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ORLANDO, Fla. -- Brandon Kelliher sat at a large, round table in a hotel ballroom where the annual CHIME-HIMSS CIO Forum was being held. There, he listened to leaders in healthcare talk about trends such as emotional well-being and social determinants of health.
Kelliher, CIO at Great Plains Health in North Platte, Neb., is one of thousands of healthcare leaders gathered at HIMSS 2019. They come to the world's largest health IT event to hear from experts like Vivek Murthy, the 19th Surgeon General of the United States and a featured keynote speaker, as well as keep tabs on the latest industry news, such as newly proposed federal rules and policies.
But healthcare CIOs are also keeping an eye on how longer-term healthcare trends are playing out. AI is at the top of their list.
CIOs: On the lookout for innovation
Kelliher said he approached HIMSS 2019 with a personal agenda: He's looking for technologies that could solve the biggest pain points his organization is facing.
"This year, I'm looking for technologies ... to monitor patients who are out of the hospital -- they're at home or in nursing homes -- without the technology being particularly intrusive into their lives," he said.
The event also keeps Kelliher tuned into the latest technology trends in healthcare, such as the effects AI is having on the industry. As the CIO of a small facility, that's not a technology Kelliher plans to invest in any time soon, "but it's important to understand where it's going," he said.
Kelliher is also paying attention to security trends and technologies at HIMSS 2019. Oftentimes, organizations are only one user away from a "potentially dangerous or expensive problem," he said. That makes security a side of healthcare that could be described universally as a topic that keeps CIOs up at night, according to Kelliher.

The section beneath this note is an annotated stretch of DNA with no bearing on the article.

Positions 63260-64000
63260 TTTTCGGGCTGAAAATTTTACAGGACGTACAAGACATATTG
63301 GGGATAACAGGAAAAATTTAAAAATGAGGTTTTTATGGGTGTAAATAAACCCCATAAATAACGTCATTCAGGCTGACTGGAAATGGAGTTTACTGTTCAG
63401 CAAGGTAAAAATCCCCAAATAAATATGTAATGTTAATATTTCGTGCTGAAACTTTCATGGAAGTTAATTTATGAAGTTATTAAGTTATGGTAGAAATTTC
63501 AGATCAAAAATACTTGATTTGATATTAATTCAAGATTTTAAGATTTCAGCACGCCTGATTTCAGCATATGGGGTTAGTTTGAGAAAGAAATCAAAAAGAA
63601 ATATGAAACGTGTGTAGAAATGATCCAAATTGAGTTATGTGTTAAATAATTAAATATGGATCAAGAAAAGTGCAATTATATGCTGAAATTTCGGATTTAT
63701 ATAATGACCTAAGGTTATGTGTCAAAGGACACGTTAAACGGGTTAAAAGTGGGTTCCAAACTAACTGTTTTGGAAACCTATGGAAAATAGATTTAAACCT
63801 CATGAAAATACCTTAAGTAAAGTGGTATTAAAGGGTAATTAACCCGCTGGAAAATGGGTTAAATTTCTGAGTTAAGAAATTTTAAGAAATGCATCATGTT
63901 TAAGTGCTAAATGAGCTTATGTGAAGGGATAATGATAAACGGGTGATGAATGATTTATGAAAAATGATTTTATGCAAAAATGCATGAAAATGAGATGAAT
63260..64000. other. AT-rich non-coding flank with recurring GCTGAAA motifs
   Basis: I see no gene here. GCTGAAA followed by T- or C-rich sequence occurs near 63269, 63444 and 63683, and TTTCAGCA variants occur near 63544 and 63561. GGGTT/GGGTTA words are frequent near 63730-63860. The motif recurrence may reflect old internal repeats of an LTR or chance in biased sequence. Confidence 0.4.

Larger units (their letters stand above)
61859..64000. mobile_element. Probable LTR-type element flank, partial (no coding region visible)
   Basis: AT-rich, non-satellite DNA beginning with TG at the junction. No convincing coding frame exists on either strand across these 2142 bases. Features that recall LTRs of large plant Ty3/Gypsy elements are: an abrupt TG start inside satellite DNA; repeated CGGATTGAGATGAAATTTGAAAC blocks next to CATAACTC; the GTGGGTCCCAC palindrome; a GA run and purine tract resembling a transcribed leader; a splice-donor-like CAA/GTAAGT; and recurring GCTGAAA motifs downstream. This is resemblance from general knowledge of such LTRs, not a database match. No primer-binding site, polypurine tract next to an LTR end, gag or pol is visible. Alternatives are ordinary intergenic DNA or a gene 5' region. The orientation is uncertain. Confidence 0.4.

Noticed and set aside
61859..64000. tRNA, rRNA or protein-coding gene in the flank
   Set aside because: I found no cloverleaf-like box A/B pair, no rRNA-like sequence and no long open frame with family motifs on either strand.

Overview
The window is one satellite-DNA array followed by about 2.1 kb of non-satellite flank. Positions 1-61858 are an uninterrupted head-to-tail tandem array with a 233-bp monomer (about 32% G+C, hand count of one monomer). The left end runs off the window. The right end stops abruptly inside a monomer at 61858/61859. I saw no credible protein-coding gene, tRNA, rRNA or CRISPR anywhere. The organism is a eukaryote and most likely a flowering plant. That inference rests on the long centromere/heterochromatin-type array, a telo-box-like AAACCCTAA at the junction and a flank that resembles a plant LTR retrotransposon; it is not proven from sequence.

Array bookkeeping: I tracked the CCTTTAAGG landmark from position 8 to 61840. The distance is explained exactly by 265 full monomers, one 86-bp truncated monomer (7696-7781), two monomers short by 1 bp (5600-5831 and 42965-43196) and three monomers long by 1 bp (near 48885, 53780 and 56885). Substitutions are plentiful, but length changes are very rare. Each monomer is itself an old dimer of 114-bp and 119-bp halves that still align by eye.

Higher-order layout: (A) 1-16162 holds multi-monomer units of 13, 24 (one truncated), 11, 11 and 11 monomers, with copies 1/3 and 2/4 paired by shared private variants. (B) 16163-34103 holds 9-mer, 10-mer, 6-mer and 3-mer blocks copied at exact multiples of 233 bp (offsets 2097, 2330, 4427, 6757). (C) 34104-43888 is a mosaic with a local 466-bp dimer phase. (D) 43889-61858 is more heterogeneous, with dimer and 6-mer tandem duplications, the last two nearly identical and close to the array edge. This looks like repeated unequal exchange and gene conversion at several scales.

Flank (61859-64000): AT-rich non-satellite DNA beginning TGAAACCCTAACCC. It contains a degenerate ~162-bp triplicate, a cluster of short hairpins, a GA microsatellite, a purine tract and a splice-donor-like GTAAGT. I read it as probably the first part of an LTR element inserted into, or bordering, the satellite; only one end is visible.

Darin MayerCIO, e+CancerCare
Darin Mayer, CIO for e+CancerCare, based in Nashville, Tenn., said he's keeping an eye on AI developments at HIMSS 2019. As a CIO challenged to do more with less, he said he sees AI as an extension of his organization's analytics program.
"There aren't a lot of extra resources to do anything, so we have to make the most of what we're doing, and we try to do that around analytics," he said. "A big focus for us is how to better use the data we have in silos to help us make more informed, intelligent decisions about what gets our time and our limited resources. That ties back to what can we do with machine learning and AI, those players."
For Kirk Ball, vice president and CIO at the Christ Hospital Health Network in Cincinnati, a top HIMSS 2019 priority is finding technology that will help blend the needs of his healthcare organization with the wants of patients. Ball spent years in the retail industry before becoming a healthcare CIO, prompting the drive to blend his past experiences in consumer behavior with the healthcare setting.
"I'm trying to figure out how to make the experience personal, trying to figure out how to take the experience outside of the four walls and out to meet people where they are and figure out the best ways to do that," he said. "Eliminating friction for the consumer ... physician and nursing staff using technology ... that's what it's all about."